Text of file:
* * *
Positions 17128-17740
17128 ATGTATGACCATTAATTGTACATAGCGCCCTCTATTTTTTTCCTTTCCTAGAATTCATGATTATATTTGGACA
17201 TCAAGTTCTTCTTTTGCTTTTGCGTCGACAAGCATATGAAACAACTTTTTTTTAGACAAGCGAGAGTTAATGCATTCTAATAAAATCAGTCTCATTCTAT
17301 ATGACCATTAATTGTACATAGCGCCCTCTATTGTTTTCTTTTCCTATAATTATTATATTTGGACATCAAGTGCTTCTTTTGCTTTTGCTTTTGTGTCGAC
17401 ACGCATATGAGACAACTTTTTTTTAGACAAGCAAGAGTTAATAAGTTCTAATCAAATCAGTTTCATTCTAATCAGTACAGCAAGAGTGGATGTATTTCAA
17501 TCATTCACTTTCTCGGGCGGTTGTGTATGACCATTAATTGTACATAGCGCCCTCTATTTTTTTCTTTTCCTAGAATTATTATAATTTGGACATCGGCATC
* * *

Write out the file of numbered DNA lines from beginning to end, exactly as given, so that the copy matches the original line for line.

Positions 17128-17740
17128 ATGTATGACCATTAATTGTACATAGCGCCCTCTATTTTTTTCCTTTCCTAGAATTCATGATTATATTTGGACA
17201 TCAAGTTCTTCTTTTGCTTTTGCGTCGACAAGCATATGAAACAACTTTTTTTTAGACAAGCGAGAGTTAATGCATTCTAATAAAATCAGTCTCATTCTAT
17301 ATGACCATTAATTGTACATAGCGCCCTCTATTGTTTTCTTTTCCTATAATTATTATATTTGGACATCAAGTGCTTCTTTTGCTTTTGCTTTTGTGTCGAC
17401 ACGCATATGAGACAACTTTTTTTTAGACAAGCAAGAGTTAATAAGTTCTAATCAAATCAGTTTCATTCTAATCAGTACAGCAAGAGTGGATGTATTTCAA
17501 TCATTCACTTTCTCGGGCGGTTGTGTATGACCATTAATTGTACATAGCGCCCTCTATTTTTTTCTTTTCCTAGAATTATTATAATTTGGACATCGGCATC